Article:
Dispelling the notion of tacked-on multiplayer
The current generation of consoles have introduced many features which we gamers now take for granted – HD graphics and achievements immediately spring to mind – but by far the feature that has shaped the course and direction of the video games industry more than any other is the introduction of out-of-the-box online play. Previously regarded as a bastion of those with high end PCs and a working knowledge of network protocols, the advent of Xbox Live and PlayStation Network, as well as the spread of broadband infrastructure, has lead to more than ever venturing online than ever before, vanquishing all in their path, from Bangkok to Berlin.
With this change in focus comes the notion of “tacked on multiplayer”: a traditionally single player experience being complimented by a non-canon or superfluous multiplayer experience, very much to the detriment of the product as a whole. Mass Effect 3’s multiplayer announcement was met with vitriolic commentary, and there were audible sighs of relief around the world at the announcement that Bioshock Infinite’s multiplayer component was being left on the cutting room floor, showing the clear disdain that some hold against this notion. But they couldn’t be more wrong.
“Left me eating humble pie”Case in point: the Assassin’s Creed series. When the announcement was made that Brotherhood, the continuation of the story of Ezio Auditore, would also come bundled with an online mode, reactions ranged from skepticism to outrage. It was labelled by many as a dilution of the experience, and one that would take away from the quality of the story. At the time, I was one of the many adding my weight behind that notion, reasoning that a multiplayer addition would take time away from the development of the core elements that made the first entries in the series so enjoyable. When Brotherhood arrived, I tried out the multiplayer, if only to satisfy my curiosity and prove myself correct. It left me eating humble pie, as the tense, tactical versus matches proved to be one of the highlights of the series to date, and has continued to grow and become more polished and enhanced in each successive release. More importantly, it hasn’t compromised the integrity of the single player experience, and can safely be ignored by those who choose to do so.
Those that espouse the belief that the addition of multiplayer will lead to the downfall of the series commonly site a redistribution of development resources as a justifiable concern; the sacrifice of hundreds of man-hours on a “ticking the boxes” exercise to satisfy the tropes of what comprises a AAA game in today’s ever changing landscape. Such a time consuming and effort expending process has to effect the quality of the work, no? Considering that the development of any additional content is generally handled by a secondary studio or team, and the meticulous budgeting and planning that goes into game development, it’s not too much of a stretch to conclude that adequate resources and funding have been allocated to all components.
What is almost always lost in the debate too is that this phenomenon is generally confined to well established franchises. Many revel in the worlds and characters that have been crafted, yet are quick to dismiss the notion of multiplayer straight off the bat, without having seen so much as a single pixel of detail. These studios spend years bringing fantastical worlds full of wonder to life, but seemingly they can’t be trusted to put that same level of care and attention to detail into every piece of their creation, only those that fit the accepted idea of what the game should consist of. In truth, no developer would intentionally set out to make a woeful game, and most, if not all, take great pride in their work, and the hours of enjoyment derived from it, no matter the form it takes.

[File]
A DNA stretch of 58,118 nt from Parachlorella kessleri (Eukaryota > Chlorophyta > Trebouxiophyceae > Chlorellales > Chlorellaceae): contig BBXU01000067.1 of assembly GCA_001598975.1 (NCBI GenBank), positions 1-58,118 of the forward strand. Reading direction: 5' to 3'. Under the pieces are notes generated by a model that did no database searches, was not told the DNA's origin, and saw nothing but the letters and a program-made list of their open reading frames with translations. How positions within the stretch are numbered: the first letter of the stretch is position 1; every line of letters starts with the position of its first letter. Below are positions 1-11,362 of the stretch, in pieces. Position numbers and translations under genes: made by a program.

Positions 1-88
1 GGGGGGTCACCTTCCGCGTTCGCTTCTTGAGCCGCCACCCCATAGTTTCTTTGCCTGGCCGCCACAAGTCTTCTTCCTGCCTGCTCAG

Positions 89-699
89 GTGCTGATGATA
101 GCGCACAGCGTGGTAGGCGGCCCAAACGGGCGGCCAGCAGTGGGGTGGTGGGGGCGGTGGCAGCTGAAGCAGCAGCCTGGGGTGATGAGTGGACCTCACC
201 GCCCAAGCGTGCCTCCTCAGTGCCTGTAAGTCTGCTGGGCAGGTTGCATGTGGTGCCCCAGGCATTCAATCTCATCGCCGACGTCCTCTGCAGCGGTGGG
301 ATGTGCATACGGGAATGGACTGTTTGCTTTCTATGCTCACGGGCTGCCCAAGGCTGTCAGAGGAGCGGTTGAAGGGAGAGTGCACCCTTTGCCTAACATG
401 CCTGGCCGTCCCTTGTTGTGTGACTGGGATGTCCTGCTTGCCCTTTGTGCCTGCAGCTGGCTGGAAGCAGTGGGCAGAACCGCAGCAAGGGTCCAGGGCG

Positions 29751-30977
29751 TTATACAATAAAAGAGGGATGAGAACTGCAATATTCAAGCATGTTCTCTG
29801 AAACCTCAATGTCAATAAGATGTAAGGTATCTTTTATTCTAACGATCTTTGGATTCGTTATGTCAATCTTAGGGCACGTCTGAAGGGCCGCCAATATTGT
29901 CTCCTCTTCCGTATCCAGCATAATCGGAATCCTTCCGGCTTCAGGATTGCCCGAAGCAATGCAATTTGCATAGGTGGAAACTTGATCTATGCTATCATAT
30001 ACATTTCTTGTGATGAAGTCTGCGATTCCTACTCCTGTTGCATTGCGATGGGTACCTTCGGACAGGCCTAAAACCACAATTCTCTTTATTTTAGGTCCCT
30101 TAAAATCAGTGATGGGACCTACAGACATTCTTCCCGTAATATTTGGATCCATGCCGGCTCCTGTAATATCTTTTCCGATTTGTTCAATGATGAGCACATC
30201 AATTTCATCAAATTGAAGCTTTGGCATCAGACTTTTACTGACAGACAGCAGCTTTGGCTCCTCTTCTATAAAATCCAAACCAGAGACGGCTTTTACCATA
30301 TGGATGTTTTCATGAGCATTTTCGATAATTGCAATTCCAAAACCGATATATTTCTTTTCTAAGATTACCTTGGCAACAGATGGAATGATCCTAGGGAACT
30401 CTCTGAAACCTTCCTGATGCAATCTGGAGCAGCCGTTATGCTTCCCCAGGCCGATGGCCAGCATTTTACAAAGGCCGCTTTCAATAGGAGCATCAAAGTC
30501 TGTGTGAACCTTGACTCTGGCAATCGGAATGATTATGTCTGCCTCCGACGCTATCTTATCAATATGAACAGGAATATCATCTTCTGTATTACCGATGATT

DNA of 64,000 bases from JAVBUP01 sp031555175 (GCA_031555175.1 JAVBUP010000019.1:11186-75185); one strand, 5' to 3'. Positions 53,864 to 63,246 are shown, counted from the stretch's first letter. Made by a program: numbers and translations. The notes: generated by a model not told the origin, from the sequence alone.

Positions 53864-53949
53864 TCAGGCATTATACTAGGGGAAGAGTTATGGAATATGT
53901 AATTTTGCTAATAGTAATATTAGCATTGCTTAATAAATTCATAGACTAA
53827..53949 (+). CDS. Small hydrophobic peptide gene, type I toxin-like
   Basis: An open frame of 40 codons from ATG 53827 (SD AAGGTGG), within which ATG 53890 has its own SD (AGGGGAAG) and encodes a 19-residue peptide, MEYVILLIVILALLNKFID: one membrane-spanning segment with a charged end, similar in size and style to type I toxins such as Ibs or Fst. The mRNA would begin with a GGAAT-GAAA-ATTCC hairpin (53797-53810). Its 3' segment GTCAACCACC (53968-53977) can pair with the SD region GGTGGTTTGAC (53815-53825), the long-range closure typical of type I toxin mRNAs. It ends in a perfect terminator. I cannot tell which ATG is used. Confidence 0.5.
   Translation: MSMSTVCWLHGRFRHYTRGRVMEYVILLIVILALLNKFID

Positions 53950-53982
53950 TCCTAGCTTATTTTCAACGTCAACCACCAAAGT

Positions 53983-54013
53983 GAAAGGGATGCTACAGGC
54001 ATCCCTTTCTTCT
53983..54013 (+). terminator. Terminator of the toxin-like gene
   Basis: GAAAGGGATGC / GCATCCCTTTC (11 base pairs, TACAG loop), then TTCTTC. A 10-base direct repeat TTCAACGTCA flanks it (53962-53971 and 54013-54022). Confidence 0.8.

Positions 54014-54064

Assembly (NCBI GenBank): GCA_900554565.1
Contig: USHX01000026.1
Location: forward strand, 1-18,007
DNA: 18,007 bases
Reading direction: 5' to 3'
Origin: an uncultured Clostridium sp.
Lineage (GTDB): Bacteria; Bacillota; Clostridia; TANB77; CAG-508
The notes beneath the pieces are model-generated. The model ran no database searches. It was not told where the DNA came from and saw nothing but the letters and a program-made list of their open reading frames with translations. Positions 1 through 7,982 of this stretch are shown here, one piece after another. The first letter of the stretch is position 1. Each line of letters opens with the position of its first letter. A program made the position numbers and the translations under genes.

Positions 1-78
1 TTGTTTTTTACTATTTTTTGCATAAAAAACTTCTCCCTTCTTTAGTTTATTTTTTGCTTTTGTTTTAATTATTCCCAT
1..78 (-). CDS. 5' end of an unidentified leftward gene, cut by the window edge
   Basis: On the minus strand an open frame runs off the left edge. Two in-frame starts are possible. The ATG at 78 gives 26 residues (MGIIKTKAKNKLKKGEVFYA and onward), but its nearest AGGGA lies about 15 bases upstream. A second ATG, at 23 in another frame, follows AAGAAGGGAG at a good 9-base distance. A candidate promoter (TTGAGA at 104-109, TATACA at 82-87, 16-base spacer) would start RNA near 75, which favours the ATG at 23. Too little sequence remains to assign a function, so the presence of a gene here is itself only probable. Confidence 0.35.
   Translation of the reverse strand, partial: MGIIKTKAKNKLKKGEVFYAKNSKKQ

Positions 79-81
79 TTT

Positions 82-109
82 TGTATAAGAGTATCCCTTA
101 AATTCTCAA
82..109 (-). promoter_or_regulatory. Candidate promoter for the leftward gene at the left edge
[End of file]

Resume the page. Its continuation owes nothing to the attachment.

“Many arguably improved”Indeed, there have been many titles arguably improved by the addition of multiplayer, having formerly been, and continuing to be, a sanctuary for those seeking conventional storytelling. Nathan Drake and the Uncharted series haven’t been harmed by the addition of deathmatch. Mass Effect 3’s horde modes have also seen continued support in the form of DLC and new missions, and have brought many a former detractor hours of pleasure.
Conversely, the list of games ruined by having an online option can be pinned somewhere between slim and none; Both Dead Space 2 and Bioshock 2 are still viewed by many as being solid, entertaining entries in their respective franchises, despite containing what some opined as underwhelming online offerings, and although the multiplayer was criticized by the lead designer of the game himself, Spec Ops: The Line was lauded by many as a thoughtful and tactful take on the violence of war and a critique of the shooter genre itself.
Both Tomb Raider and God of War: Ascension release in the next few weeks, the latest in a long line of games to add online modes into their series’ repertoire. Instead of believing developers have personally attacked you by adding an online offering for those that enjoy the competitive side of gaming culture, we must approach such titles with an open mind, and trust that the studios desire to make a fun and compelling product. Let’s allow ourselves to be pleasantly surprised by the inclusion of additional enjoyable, and entirely optional, content that could be a perfect companion piece to the main course.